Etymology
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four-footed (adj.)
c. 1300, fourefoted; see four + foot (n.). Replacing forms from Old English feowerfote.
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flat-footed (adj.)
c. 1600, "with flat feet;" see flat (adj.) + foot (n.). Meaning "unprepared" is from 1912, U.S. baseball slang, on notion of "not on one's toes;" earlier in U.S. colloquial adverbial use it meant "straightforwardly, downright, resolute" (1828), from notion of "standing firmly."
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octopod 

1826 (adj.), "eight-footed or eight-armed;" 1835 (n.) "an eight-footed or eight-armed animal," especially an octopus, from Latinized form of Greek oktōpod-, stem of oktōpous (see octopus).

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tetrapod (n.)
"four-footed animal, quadruped," 1826, from Modern Latin tetrapodus, from Greek tetrapous "four-footed," as a noun, "four-footed animal," from tetra- "four" (from PIE root *kwetwer- "four") + pous "foot" (from PIE root *ped- "foot").
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quadruped (n.)

"a four-footed animal," especially "a four-footed mammal," 1640s, from French quadrupède (16c.), from Latin quadrupes (genitive quadrupedis) "four-footed, on all fours," also, as a noun, "a four-footed animal," from quadri- "four" (from PIE root *kwetwer- "four") + pes "foot" (from PIE root *ped- "foot").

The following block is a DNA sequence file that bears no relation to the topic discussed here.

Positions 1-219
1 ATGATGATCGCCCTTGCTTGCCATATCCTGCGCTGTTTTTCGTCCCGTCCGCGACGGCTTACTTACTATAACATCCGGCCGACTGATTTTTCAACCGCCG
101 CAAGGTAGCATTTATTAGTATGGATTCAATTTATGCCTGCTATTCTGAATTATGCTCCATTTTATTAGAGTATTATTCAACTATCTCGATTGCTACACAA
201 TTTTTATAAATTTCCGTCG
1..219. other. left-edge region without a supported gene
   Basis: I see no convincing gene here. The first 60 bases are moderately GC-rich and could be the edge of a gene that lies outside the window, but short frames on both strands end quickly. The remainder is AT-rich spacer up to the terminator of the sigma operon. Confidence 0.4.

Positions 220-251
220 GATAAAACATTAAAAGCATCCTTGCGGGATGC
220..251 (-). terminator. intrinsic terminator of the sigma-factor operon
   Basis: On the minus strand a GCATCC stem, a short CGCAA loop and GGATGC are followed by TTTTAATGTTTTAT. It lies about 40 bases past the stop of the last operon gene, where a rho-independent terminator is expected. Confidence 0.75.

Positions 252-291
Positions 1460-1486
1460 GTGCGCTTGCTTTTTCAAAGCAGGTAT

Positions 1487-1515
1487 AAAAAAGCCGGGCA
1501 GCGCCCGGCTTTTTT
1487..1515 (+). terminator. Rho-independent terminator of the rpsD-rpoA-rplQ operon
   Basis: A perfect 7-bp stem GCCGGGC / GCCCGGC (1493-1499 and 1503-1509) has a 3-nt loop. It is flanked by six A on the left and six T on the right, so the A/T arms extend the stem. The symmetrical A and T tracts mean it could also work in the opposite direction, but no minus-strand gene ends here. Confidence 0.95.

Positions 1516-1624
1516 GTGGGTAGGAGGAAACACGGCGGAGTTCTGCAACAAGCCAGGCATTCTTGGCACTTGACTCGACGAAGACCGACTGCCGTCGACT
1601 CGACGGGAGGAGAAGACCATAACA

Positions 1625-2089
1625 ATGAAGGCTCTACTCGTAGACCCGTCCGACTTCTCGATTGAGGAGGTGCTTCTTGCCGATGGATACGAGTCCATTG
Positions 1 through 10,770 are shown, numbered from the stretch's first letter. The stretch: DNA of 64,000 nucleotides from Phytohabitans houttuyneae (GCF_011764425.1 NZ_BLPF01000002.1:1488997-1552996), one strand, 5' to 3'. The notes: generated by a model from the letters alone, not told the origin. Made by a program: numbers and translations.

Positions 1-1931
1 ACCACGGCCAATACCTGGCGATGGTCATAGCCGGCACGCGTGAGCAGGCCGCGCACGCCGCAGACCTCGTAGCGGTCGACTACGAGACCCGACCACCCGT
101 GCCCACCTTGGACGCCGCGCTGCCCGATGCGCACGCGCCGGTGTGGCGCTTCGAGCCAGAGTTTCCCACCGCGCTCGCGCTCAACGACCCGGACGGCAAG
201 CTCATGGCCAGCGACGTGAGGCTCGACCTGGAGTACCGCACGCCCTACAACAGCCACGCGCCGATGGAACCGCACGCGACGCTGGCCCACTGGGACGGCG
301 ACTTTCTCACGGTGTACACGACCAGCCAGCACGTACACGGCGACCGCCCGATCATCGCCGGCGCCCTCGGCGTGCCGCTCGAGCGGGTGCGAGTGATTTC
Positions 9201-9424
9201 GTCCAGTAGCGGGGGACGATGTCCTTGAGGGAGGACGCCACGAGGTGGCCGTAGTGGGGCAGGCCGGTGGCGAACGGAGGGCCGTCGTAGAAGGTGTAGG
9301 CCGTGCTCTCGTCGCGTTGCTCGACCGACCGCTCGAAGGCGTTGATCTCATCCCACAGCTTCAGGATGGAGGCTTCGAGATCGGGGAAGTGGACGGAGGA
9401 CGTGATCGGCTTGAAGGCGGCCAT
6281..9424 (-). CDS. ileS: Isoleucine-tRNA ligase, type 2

The adjective is attested from 1741, "four-footed, having four limbs fitted for sustaining the body and locomotion, habitually going on all fours." Related: Quadrupedal (1610s). In zoology, quadrumane (from Latin manus "hand") was "a four-handed animal," in reference to monkeys, apes, lemurs, etc.; attested by 1786.

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club-foot (n.)

also clubfoot, "deformed foot," 1530s, from club (n.) + foot (n.). Related: Club-footed.

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pinniped (n.)

"a fin-footed mammal," one having feet like fins or flippers, especially of the group of fin-footed aquatic carnivorous quadruped mammals that includes seals, sea-lions, and walruses, 1842, from Modern Latin Pinnipedia, suborder of aquatic carnivorous mammals (seals and walruses), literally "having feet as fins," from Latin pinna in its secondary sense "fin" (see pin (n.)) + pes, genitive pedis "foot" (from PIE root *ped- "foot").

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sea-bird (n.)

"marine web-footed bird," 1580s, from sea + bird (n.1). Middle English had sæfugol "sea-bird, sea-fowl."

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trivet (n.)
three-legged iron stand, 12c., trefet, probably from a noun use of Latin tripedem (nominative tripes) "three-footed," from tri- "three" (see three) + pes "foot" (from PIE root *ped- "foot").
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prawn (n.)

"long-tailed, ten-footed shrimp-like crustacean, abundant on the shores of the British Isles," early 15c., prayne, a word of unknown origin. "No similar name found in other langs." [OED].

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